This will build the utils and copy the executable to /bin/led-set


The usage should not be to complicated. By running the command with the -h option you get the help of this tool:

Usage: led-set [OPTION]...

Mandatory arguments to long options are mandatory for short options too.
-s, --state       return the actual state of the LED as exit code. To display
                  the value you might use the -v|--verbose option too.
                  This is not supported on MIPS, the return will be always 0.
-h, --help        display this help and exit
-v, --verbose     switch on verbose message, e.g. when showing the LED state .
-l, --led=STATE   Set the new state for the LED as numeric value.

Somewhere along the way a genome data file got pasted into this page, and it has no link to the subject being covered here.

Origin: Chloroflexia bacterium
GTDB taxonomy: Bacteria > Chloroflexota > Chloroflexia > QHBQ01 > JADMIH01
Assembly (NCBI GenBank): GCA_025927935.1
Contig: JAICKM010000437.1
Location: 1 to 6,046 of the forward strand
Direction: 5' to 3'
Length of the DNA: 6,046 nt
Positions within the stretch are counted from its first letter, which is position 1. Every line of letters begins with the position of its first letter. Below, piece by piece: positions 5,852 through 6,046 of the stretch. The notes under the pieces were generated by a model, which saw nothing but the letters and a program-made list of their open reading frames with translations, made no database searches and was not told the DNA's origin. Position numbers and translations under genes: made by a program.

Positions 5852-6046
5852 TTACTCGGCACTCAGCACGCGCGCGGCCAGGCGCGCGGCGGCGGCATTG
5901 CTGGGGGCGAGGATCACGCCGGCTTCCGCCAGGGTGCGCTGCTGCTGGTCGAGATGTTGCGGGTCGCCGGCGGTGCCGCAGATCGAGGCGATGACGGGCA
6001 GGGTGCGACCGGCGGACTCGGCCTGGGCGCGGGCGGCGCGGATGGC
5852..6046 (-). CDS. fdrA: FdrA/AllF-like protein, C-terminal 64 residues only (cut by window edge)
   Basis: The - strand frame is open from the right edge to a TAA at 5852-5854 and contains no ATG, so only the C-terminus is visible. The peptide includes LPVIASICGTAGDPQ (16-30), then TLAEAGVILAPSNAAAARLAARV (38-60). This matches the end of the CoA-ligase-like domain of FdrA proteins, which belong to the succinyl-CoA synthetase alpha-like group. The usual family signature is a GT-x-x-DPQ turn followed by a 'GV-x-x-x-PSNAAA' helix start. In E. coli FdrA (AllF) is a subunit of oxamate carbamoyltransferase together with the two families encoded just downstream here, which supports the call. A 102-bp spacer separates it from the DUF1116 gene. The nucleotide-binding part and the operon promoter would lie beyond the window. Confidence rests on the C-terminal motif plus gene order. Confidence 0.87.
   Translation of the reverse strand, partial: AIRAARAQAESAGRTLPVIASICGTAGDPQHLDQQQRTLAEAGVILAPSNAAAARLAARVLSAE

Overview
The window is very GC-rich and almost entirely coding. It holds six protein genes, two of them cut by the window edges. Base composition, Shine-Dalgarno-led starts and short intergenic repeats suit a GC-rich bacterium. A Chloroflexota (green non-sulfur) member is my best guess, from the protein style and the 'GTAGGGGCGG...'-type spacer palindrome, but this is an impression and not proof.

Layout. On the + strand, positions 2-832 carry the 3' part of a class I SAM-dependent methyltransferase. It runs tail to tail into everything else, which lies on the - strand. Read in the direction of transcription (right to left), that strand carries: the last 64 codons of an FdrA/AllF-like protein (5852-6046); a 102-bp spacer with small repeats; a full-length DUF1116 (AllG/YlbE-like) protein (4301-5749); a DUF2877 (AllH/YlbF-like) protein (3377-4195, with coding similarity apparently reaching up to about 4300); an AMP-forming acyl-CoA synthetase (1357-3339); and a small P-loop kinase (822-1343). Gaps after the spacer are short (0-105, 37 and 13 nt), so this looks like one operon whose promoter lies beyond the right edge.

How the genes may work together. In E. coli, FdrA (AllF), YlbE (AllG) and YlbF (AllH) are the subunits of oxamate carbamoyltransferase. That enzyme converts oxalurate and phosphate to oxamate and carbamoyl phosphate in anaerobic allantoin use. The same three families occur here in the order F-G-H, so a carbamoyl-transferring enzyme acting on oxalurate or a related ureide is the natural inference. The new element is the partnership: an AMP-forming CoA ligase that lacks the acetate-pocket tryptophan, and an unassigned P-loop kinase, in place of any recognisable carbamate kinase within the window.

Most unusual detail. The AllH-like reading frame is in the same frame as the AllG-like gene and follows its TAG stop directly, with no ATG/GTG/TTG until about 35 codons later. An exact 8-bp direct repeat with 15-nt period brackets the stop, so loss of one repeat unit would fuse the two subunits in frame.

Possible States:
MIPS:      0    All   Switch LEDs off
           1    Qube  Front LED bar left on (COBALT_LED_BAR_LEFT = (1<<0))
           2          Front LED bar right on (COBALT_LED_BAR_RIGHT = (1<<1))
           3          Both front LED's
           4    RaQ   Web LED on (COBALT_LED_WEB = (1 << 2))
           8          Power LED off (COBALT_LED_POWER_OFF = (1 << 3))
          15    All   Reset the LED's (COBALT_LED_RESET = (0x0f))
i386:      0    All   Switch LEDs off
           1          LED_SHUTDOWN = (1 << 0)
           2          Switch on the Web LED (LED_WEBLIGHT = (1 << 1))
           3          Switch on the Cobalt/Sun Logo (LED_COBALTLOGO = (1 << 2))

WARNING: There are more possible values for controlling LED you may wish to try.